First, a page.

COVID-19 exposure reported at Houston Secondary. (Houston Today photo)

COVID-19 exposure reported at Houston Secondary. (Houston Today photo)

COVID-19 exposure reported at Houston Secondary School

Self-monitoring for symptoms encouraged

Houston Secondary School staffers and students may have come into contact with one lab-confirmed case of COVID-19 between Jan. 11 and Jan. 13, a Northern Health official says.

But exposure to a confirmed case does not mean you or your child will become sick with COVID-19, Dr. Raina Fumerton has written in a letter to school principal Jaksun Grice today that is now being widely distributed.

“COVID-19 has a very low infection rate in children, and most are not at high risk. We expect to see COVID-19 cases in various community settings, including school settings, but we expect the risk of transmission in school to be low in most circumstances. The risk of transmission becomes more significant if someone is considered a close contact.”

Fumerton, the northwest medical health officer, said every school in B.C. has a COVID-19 safety plan and that the plan has been followed at the school.

She noted that Northern Health employees follow up directly with anyone who is identified as a close contact of a lab confirmed case.

“It is important to note that a close contact is a person who has been in direct, face-to-face contact for prolonged periods of time with an infectious case. People with COVID-19 are considered contagious (infectious) from 48 hours before onset of their symptoms (before they may realize they are sick), up until 10 days after their symptoms began,” Fumerton wrote.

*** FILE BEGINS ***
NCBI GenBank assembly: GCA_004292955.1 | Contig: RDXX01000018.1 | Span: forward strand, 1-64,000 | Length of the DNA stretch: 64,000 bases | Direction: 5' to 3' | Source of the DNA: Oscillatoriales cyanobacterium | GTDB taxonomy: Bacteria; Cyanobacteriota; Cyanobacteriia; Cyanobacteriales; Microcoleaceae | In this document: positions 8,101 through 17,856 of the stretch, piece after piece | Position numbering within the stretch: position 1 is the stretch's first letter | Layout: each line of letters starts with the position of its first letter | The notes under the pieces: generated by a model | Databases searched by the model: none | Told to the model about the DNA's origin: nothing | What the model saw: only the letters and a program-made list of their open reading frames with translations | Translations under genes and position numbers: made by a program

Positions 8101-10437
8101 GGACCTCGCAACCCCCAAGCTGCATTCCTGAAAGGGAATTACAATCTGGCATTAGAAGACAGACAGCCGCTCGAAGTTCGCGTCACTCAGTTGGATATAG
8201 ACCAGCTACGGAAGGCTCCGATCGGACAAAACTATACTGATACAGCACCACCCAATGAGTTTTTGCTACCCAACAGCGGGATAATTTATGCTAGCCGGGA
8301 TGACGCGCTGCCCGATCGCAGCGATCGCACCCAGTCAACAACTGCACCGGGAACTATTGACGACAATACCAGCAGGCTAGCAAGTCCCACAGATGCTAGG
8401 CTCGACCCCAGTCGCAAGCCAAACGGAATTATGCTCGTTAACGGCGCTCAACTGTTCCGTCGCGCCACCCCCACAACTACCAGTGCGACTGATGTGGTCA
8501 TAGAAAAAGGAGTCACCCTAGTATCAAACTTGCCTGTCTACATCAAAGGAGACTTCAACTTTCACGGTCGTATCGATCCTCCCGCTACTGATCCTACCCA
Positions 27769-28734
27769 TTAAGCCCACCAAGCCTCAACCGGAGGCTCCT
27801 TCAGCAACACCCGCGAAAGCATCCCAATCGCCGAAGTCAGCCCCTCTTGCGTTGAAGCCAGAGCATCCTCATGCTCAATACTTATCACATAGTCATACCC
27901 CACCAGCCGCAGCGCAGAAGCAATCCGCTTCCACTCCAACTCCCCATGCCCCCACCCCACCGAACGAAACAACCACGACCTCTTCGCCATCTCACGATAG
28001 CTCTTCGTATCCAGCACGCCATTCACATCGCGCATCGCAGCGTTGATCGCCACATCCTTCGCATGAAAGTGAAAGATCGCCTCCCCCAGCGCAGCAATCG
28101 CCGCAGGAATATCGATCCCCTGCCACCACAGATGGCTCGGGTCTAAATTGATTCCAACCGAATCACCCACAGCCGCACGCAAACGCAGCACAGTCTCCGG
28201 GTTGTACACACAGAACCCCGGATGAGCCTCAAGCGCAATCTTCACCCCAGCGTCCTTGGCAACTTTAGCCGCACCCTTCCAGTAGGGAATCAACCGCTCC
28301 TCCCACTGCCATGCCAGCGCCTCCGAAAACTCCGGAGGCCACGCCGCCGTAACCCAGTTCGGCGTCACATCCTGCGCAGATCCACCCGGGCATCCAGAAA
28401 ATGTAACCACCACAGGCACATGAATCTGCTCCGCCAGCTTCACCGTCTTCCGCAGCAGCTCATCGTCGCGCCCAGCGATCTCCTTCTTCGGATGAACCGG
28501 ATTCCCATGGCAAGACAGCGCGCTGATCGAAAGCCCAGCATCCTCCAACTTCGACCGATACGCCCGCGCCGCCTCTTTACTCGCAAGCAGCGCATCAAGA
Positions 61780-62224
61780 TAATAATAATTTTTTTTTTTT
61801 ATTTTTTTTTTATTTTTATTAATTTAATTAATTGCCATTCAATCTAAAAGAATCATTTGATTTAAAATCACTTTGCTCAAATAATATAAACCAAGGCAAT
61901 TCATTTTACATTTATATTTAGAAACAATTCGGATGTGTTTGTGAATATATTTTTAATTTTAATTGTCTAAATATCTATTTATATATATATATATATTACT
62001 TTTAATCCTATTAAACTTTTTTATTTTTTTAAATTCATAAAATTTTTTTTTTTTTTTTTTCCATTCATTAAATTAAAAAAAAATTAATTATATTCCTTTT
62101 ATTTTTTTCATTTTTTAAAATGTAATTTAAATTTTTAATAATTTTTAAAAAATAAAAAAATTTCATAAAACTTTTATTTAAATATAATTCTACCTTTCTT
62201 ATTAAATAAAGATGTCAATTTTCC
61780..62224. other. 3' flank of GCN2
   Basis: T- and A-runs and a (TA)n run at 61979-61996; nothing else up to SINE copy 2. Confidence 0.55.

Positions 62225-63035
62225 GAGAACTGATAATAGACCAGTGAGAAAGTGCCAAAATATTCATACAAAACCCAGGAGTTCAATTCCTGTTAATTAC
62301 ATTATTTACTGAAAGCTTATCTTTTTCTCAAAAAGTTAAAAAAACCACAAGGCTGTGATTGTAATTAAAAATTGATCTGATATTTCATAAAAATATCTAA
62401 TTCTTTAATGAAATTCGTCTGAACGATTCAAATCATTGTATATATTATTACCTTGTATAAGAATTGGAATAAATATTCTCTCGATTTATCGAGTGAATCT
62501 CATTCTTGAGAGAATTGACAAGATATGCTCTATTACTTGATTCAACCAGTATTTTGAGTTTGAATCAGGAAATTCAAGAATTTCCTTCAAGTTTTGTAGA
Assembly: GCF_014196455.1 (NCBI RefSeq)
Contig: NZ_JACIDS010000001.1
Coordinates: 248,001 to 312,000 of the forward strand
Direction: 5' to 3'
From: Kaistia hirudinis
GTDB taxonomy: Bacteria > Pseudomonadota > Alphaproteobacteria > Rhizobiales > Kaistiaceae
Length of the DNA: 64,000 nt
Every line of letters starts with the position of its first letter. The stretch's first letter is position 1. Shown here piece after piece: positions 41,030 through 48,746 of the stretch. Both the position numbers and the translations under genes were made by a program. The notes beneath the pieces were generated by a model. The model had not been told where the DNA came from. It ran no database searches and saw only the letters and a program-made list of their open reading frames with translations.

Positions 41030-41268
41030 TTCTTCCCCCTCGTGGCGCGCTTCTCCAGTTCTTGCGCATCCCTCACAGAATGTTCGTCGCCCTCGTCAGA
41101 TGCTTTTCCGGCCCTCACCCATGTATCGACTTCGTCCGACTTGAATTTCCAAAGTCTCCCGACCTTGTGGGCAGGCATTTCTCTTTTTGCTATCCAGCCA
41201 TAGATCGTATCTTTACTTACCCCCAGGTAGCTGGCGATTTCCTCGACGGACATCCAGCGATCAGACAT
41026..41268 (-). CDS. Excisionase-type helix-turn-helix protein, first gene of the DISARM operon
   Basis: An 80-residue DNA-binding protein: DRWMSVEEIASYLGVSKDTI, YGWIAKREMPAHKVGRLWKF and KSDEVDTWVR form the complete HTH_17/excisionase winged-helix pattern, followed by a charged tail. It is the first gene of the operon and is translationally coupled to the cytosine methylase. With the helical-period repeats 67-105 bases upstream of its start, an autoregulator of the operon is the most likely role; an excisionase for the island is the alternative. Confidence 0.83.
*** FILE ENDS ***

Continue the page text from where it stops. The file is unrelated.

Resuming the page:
“If you or your child has no symptoms and you have not been informed personally by public health that they are a close contact and should self-isolate – you and your children are not required to self-isolate. However, please take extra care to monitor your child/children for symptoms until Jan. 27 , 2021 midnight (which is 14 days from the last date of possible contact with the confirmed case).”

Fumerton is encouraging self-monitoring and that testing is available for everyone with COVID-18 symptoms.

Those symptoms include fever, chills, cough or worsening of chronic cough, shortness of breath, sore throat, runny nose, loss of sense of smell or taste, headache, fatigue, diarrhea, loss of appetite, nausea and vomiting and muscle aches.

While less common, symptoms can also include stuffy nose, conjunctivitis (pink eye), dizziness,confusion, abdominal pain or skin rashes or discoloration of fingers or toes.

More information on the definition of a high-risk close contact, can be found here: http://www.bccdc.ca/health-professionals/clinicalresources/case-definitions/covid-19-(novel-coronavirus)

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